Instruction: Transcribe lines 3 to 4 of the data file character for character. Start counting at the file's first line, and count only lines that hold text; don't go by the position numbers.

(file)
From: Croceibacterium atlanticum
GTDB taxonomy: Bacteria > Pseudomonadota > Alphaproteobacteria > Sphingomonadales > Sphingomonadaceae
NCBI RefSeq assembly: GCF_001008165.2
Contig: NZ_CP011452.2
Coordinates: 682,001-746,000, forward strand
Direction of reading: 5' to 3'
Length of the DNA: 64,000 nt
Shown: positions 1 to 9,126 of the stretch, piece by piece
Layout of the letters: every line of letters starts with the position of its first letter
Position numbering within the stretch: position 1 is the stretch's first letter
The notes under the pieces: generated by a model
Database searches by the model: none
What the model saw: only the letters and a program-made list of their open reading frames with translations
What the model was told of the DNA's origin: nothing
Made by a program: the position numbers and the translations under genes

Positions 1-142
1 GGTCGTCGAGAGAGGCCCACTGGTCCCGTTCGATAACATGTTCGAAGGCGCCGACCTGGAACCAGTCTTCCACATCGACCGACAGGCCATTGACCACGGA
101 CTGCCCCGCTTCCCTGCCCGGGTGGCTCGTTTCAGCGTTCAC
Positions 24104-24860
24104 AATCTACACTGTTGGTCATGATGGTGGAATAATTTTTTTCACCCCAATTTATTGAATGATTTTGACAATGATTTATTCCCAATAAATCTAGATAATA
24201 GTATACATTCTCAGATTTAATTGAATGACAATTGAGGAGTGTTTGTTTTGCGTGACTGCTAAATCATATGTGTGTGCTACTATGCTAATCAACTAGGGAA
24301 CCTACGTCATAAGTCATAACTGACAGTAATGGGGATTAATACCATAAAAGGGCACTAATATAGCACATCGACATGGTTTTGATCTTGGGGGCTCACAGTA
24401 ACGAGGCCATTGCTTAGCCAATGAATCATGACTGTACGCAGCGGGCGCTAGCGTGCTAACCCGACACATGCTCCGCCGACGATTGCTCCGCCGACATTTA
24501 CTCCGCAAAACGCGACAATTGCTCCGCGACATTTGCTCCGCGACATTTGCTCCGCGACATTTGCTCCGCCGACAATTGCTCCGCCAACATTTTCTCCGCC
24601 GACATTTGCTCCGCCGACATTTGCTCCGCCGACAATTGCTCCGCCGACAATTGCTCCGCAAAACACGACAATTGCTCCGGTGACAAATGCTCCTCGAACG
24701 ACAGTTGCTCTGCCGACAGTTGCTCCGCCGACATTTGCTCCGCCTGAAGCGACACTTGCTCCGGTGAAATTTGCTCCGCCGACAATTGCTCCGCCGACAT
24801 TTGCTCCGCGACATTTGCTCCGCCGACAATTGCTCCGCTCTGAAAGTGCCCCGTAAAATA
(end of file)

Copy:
NCBI RefSeq assembly: GCF_001008165.2
Contig: NZ_CP011452.2